One year ago today, a mob of President Donald Trump’s supporters breached the U.S. Capitol in a brazen attack against American democracy.
They were trying to prevent what’s normally a formality: Congress’s certification of the results of a presidential election.
They didn’t succeed in that goal, and later that night Congress reconvened and Vice President Mike Pence officially affirmed that Joe Biden had won the election.
But it’s hard to overstate the effects of January 6th on our political system and our national psyche.
Peter DeFazio represents Oregon’s 4th House district. He said Thursday on OPB’s “Think Out Loud” that he worries too many Americans still believe the last election was stolen. His main priority is passing voting rights reform in the Senate.
“If we can’t convince (Sen. Kyrsten) Sinema and (Sen. Joe) Manchin that we’re looking potentially at the end of America’s representative democracy or constitutional republic, then we’re in deep trouble,” said DeFazio, referring to the two Democratic Senators who have blocked some of President Biden’s key bills.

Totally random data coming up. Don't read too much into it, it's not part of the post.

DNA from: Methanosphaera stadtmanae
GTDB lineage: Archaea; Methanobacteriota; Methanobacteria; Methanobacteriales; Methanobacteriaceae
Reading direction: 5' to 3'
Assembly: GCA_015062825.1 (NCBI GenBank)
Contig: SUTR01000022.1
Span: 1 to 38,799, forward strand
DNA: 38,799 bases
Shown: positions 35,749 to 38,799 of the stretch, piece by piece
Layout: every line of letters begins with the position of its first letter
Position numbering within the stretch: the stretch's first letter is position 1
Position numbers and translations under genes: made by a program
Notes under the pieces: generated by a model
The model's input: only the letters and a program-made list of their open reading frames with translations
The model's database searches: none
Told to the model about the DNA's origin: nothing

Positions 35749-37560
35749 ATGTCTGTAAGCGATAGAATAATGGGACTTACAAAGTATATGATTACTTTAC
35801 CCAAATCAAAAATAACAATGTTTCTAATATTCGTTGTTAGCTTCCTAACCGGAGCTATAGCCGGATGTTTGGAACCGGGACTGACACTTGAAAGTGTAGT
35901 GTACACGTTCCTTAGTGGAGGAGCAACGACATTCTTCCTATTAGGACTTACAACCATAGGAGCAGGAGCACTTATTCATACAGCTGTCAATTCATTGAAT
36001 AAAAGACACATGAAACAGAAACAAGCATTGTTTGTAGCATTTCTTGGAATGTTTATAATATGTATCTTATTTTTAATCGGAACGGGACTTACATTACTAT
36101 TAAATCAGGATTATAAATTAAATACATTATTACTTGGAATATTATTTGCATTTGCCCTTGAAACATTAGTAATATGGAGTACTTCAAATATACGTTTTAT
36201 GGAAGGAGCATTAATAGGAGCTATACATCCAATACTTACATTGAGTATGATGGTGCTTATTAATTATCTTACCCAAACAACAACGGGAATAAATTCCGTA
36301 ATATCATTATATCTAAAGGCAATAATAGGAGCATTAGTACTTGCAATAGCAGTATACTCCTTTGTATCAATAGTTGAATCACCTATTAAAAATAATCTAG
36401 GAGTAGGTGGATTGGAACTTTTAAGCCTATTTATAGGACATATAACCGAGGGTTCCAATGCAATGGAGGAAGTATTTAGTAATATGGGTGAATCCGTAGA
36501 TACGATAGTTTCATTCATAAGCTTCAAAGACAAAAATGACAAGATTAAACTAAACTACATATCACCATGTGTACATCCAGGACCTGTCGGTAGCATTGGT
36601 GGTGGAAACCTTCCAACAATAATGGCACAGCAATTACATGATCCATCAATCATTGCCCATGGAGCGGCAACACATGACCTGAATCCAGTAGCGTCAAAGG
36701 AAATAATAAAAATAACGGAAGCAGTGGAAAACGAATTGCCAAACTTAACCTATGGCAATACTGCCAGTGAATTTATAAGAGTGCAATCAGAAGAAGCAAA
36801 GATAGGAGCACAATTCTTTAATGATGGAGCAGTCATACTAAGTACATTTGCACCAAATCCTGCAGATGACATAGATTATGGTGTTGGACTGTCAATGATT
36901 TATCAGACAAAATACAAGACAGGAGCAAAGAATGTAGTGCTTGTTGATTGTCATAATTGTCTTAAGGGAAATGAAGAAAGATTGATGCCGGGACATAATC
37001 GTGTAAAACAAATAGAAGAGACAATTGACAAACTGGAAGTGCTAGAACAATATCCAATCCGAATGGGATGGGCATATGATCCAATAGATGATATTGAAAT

DeFazio announced late last year that he is not seeking reelection. He emphasized that last year’s attack had nothing to do with his decision to retire.
Meanwhile, Oregon Congressman Kurt Schrader, who represents Oregon’s fifth district, was slightly more upbeat. “I’m hopeful in the Congress we can get back to working together on a thoughtful basis and not forget what happened on January 6,” said Schrader, “but move forward from that lessons learned democracy is fragile and don’t take it for granted. “
Still, Schrader expressed concern to OPB about the number of GOP leaders who are not speaking out against last year’s attacks.